- You were previously in a safe third country and had the option to make a claim for protection there, it would have been reasonable to expect you to make a claim there, but you did not.
- In your particular circumstances, it would have been reasonable to expect you to make a claim for protection in a safe third country instead of the UK.
If the answer to any of these is “yes”, then the Home Office caseworker must hand the case over to a department of the Home Office called the Third Country Unit (TCU).
Notice of intent
If the TCU finds that it needs to consider whether or not your claim should be deemed ‘inadmissible’, you will receive a Notice of Intent letter. Importantly, this is not the same as receiving a decision of inadmissibility. It is simply a notification to let you know that TCU is considering whether or not your claim is inadmissible. At this stage, no formal decision on inadmissibility has been made yet. To see an example of a Notice of Intent letter, have a read of page 30 of the Home Office guidance on inadmissibility here.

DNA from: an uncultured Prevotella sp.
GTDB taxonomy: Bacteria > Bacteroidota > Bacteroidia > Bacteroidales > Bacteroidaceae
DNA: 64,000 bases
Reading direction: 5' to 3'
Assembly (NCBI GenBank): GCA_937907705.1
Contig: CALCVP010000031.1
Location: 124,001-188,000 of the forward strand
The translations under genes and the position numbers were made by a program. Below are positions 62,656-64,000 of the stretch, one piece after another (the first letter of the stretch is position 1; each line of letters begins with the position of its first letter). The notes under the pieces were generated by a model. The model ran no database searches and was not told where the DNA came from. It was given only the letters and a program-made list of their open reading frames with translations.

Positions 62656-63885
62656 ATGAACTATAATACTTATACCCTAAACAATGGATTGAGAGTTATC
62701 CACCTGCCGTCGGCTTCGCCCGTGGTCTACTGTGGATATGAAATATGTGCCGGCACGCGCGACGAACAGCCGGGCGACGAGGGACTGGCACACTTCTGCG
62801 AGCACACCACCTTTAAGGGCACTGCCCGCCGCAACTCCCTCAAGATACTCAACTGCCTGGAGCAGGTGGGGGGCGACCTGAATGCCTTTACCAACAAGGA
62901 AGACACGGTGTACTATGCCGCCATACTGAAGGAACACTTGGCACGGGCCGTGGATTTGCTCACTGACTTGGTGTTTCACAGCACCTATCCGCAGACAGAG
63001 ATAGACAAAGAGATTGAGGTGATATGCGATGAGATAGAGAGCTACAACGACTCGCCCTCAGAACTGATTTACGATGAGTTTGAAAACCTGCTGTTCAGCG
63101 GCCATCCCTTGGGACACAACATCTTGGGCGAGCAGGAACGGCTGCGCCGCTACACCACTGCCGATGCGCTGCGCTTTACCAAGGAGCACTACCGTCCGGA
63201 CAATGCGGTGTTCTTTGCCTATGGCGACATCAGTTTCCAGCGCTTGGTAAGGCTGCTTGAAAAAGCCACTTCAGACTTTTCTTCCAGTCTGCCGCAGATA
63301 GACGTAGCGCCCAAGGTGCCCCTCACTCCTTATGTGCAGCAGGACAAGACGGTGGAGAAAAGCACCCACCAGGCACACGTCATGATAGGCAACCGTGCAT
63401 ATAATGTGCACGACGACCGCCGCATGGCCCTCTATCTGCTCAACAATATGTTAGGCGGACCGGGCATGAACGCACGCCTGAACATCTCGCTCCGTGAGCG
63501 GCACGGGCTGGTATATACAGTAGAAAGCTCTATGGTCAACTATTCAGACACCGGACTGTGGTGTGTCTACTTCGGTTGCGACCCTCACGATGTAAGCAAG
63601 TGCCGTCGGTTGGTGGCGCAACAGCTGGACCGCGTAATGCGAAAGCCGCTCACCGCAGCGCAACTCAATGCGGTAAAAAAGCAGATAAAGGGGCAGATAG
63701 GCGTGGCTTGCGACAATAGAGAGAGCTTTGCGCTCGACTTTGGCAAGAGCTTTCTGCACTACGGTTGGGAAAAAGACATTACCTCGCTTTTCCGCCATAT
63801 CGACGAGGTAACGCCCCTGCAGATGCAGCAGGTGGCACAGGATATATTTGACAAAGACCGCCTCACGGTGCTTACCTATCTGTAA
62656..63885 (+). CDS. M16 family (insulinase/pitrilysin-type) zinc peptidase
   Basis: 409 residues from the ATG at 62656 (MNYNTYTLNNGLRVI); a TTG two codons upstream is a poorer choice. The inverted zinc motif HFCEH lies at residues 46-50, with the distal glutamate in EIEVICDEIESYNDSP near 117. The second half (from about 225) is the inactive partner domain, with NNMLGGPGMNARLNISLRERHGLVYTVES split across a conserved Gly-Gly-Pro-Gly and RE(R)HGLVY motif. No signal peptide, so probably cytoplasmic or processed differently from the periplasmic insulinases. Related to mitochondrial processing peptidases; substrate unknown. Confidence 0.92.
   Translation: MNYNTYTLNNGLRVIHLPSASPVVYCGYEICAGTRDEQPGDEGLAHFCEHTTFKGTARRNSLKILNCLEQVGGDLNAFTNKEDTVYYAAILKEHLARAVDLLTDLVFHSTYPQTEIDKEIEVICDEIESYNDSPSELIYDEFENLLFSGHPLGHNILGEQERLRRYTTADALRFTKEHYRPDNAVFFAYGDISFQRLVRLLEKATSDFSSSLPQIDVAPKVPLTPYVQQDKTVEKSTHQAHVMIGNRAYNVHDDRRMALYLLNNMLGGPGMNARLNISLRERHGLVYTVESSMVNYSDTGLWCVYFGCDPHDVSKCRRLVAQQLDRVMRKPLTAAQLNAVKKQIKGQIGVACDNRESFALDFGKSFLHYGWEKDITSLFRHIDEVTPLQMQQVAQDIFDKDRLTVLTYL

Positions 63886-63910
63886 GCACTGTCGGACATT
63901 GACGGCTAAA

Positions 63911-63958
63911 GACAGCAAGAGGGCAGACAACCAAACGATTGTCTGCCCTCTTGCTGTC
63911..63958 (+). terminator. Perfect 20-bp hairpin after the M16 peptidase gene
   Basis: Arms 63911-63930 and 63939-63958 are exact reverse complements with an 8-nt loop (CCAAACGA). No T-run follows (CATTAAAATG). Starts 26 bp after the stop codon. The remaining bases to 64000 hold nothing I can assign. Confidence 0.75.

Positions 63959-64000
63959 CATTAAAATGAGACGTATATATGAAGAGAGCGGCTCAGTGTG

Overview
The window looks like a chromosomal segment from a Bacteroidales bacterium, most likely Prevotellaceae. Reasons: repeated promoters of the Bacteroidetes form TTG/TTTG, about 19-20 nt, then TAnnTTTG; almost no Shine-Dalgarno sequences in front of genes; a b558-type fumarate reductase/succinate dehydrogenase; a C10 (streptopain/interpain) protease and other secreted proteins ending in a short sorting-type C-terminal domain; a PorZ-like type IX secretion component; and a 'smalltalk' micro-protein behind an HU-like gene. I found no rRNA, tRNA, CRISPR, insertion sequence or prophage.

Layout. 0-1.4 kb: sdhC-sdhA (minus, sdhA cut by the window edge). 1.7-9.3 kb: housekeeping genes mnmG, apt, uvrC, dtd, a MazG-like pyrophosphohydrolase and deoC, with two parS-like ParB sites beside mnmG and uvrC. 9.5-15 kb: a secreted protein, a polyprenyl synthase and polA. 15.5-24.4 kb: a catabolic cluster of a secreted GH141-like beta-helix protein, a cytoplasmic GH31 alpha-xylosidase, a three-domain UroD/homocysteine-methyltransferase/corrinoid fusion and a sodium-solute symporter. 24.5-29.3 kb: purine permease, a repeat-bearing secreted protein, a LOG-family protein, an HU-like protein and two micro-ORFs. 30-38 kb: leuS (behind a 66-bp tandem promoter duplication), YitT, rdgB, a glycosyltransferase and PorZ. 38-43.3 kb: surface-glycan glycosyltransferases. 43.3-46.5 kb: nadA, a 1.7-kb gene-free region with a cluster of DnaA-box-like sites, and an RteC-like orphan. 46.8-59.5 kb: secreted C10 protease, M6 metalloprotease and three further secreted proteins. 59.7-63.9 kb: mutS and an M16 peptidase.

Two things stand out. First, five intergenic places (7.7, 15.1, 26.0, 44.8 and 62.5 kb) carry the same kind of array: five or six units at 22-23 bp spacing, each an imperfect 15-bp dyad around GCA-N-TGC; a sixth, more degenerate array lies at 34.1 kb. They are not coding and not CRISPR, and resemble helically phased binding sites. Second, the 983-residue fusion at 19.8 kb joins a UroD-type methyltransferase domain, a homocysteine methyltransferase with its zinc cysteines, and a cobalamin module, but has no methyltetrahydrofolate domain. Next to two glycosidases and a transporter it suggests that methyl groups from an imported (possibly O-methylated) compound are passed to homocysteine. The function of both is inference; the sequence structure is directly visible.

While your claim is being considered under these rules, your asylum claim will not move forward in the UK.
Though you may be at risk of the Home Office trying to detain you if the TCU says that they are considering whether your asylum claim is inadmissible, you should not be removed from the country. Removal from the UK only becomes a possibility if you receive a decision of inadmissibility.
To learn more, read our Toolkit pages on Immigration Detention and Removal.
Decision of Inadmissibility